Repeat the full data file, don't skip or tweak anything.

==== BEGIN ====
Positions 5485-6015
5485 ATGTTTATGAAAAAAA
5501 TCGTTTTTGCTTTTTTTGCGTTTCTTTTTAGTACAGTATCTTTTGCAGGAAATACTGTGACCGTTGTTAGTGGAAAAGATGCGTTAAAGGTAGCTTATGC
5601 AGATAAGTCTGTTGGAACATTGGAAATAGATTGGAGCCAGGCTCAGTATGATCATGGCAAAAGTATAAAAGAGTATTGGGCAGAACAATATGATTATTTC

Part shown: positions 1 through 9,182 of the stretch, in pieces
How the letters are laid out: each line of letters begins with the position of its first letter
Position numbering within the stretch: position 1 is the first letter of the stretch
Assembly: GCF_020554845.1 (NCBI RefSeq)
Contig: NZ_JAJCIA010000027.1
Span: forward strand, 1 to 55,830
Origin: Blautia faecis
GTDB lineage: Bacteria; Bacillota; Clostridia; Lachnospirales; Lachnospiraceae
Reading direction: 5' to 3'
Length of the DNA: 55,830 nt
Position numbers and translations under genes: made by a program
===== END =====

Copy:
Positions 5485-6015
5485 ATGTTTATGAAAAAAA
5501 TCGTTTTTGCTTTTTTTGCGTTTCTTTTTAGTACAGTATCTTTTGCAGGAAATACTGTGACCGTTGTTAGTGGAAAAGATGCGTTAAAGGTAGCTTATGC
5601 AGATAAGTCTGTTGGAACATTGGAAATAGATTGGAGCCAGGCTCAGTATGATCATGGCAAAAGTATAAAAGAGTATTGGGCAGAACAATATGATTATTTC

Part shown: positions 1 through 9,182 of the stretch, in pieces
How the letters are laid out: each line of letters begins with the position of its first letter
Position numbering within the stretch: position 1 is the first letter of the stretch
Assembly: GCF_020554845.1 (NCBI RefSeq)
Contig: NZ_JAJCIA010000027.1
Span: forward strand, 1 to 55,830
Origin: Blautia faecis
GTDB lineage: Bacteria; Bacillota; Clostridia; Lachnospirales; Lachnospiraceae
Reading direction: 5' to 3'
Length of the DNA: 55,830 nt
Position numbers and translations under genes: made by a program